- I also enjoy real-time games. The real-time elements make the game exciting and competitive, since players are making their own private cat stacks rather than one shared stack. It also makes the game generally play pretty quickly, which is always good for me.
- Pretty portable! Kittin is in a relatively small tin, so it’s not too hard to take places. I will say, of the two, Tinderblox is smaller and easier to take places, but this isn’t too bad either.
- The component quality is generally pretty good. The cards are a nice quality, the cats are solidly constructed, and the tin is solid and high-quality, as well. It’s an end-to-end nice production.
- The game’s cover art is very pleasant. It’s a whole pile of cats! What’s not to love?
- It can be difficult to see which way some cats are facing, which can be important. Some of the cats have subtle ear shapes that can be easy to miss if you’re in a hurry. Thankfully, it’s only on two of the cats, so, you’ll only make that mistake occasionally.
- The shapes can be a bit basic, though the Kickstarter promo cards have some more exciting configurations. They’re fun to stack, but I would love to see more complex configurations, like more rotated or upside-down or interlocking cats. That’s really what makes the more complex stacking games fun for me, in that they interlock and link together and such. These are cute, though.
- While I like the game quite a bit, I do wish it were a bit more than what it is. I get that it’s a small-tin game, but it does feel kind of basic, even if it’s cats. While I enjoy it and I think the art is impeccable, it could still reasonably be a thing you see in a tchotchke shop. I think the team mode helps a bit, but I think an advanced play mode of some kind would go a long way toward distinguishing this game from a crowded segment. I will say that the components are nice, and I didn’t have to bend any cards like you do in Cat Tower, so those are positives. It just feels like it’s missing a particularly compelling hook beyond its sub-$15 price point and theme. Maybe those work for you! It’s just not quite as powerful of a hook for me.
- The team mode seems to be their attempt to set Kittin apart, but it seems fine? This is probably the distinguishing factor that sets Kittin apart from other games, in that it has a team mode to support larger player counts of some kind. I don’t really love that kind of game (especially since one teammate is sitting out and can only “give advice” when it’s not their turn to stack the cats), but I imagine that it’s fun for the kind of folks that … do like that kind of thing. To me, it feels like they’re just creating a way to artificially inflate the player count while half of the players sit around and wait for the other half to tag them in. Again, this is why I don’t particularly care for these types of game modes; if I’m playing a game, I generally want to play it.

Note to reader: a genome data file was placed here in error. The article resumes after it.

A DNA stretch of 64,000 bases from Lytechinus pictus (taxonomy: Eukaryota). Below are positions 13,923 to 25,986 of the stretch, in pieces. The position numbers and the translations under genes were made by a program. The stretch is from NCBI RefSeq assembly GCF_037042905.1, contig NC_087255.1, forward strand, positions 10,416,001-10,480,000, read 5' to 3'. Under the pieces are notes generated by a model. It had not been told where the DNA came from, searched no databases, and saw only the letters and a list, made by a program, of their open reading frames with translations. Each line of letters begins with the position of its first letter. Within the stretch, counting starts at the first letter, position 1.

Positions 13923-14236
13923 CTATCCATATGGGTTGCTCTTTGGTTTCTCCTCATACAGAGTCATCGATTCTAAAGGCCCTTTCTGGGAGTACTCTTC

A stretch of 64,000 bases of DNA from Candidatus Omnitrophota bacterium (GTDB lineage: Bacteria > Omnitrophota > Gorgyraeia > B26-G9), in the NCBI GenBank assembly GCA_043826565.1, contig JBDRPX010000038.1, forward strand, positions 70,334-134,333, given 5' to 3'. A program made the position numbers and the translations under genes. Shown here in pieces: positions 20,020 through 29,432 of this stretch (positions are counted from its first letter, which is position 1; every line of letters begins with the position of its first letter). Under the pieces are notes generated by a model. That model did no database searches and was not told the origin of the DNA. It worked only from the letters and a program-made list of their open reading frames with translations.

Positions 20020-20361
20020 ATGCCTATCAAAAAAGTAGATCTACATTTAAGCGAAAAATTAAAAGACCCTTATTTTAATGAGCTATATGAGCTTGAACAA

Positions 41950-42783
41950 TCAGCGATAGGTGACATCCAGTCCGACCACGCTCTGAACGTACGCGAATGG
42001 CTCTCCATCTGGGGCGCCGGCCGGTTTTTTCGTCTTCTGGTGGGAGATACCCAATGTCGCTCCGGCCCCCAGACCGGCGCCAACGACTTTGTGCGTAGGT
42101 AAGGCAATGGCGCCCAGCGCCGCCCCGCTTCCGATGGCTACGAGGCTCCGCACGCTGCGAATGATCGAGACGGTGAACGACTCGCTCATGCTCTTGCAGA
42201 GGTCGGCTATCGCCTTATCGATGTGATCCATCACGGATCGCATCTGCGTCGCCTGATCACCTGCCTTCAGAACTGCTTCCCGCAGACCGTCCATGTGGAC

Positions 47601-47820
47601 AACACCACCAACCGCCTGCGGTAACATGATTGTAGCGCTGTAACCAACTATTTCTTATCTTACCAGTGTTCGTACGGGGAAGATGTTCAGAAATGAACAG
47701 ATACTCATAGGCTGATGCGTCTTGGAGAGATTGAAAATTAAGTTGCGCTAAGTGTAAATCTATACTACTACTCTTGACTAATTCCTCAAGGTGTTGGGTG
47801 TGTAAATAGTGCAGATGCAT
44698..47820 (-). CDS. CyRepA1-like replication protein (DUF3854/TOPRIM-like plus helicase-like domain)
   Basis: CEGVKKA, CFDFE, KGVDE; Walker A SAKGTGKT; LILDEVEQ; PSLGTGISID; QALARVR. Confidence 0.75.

- 2 – 8 players isn’t an entirely accurate statement, given that team play only supports 4 / 6 / 8. This irks me because I have been mad about misleading player counts for a while, with regards to games. It’s not a 2 – 8 player game; it plays either 2 – 4 players or 2 – 4 teams. You cannot play Kittin at 5 or 7 players without playing the team mode with single-player teams, which isn’t what the rules specify. I understand that publishers want to have player counts be as large as possible so that people are incentivized to buy the game and play it with their groups, but I don’t think 2 – 8 players is an accurate statement about this game’s realistic player count.
- Letting other players break ties is a little bit of explicit kingmaking that will probably annoy players. Kittin’s rules provide no guidance as to what the “neatest” stack is, so, I worry this will essentially just be players picking who they want to win the round, in practice. It’s not my favorite way to break ties that I’ve seen in a real-time game, honestly.
Overall: 7.5 / 10
Overall, I think Kittin is pretty fun! On the grand scheme of stacking games, I think it’s probably on the lower end of the “stacking games I’d play regularly”, but still leagues ahead of the original tier of stacking games that largely defined ( / plagued) my childhood. I think the quickness of this game does it a lot of favors, even if the game isn’t particularly solid on what happens in the event of a tie. Additionally, the game does a lot for itself aesthetically! For a small game, there’s a lot of effort put into its appearance. The tin is solid (though, frankly, I’m not a huge fan of tins for games), and the design on the tin definitely conveys that this is going to be a cute game. So that’s good. The pieces are nice and colorful, and the cards are good quality, too! It’s a solid production. I think my worry is that even in the real-time game space, this game doesn’t often do a ton to distinguish itself beyond a game for cat fans. That doesn’t make it a bad game, by any stretch; just a fairly straightforward one. A lot of games end up in this space, for me. I solidly enjoyed Kittin, but I would be hard-pressed to say that it’s a standout title. It’s solidly fun, and sometimes that’s enough. You see a lot of cat-themed items in gift shops and rest areas around the country; in the same way that I often recommend PUSH in lieu of UNO and a lot of those types of card games, I’d kind of recommend Kittin in the same way. I think it’s accessible to a lot of players based on how quick and simple it is, and it’s a good look at what makes modern board games so fun. If you’re out to collect cat games, I wouldn’t be surprised if Kittin ended up on your radar, and if you enjoy quick stacking games and are looking for one that’s colorful and ultraportable, you might enjoy Kittin as well! I had a nice time with it.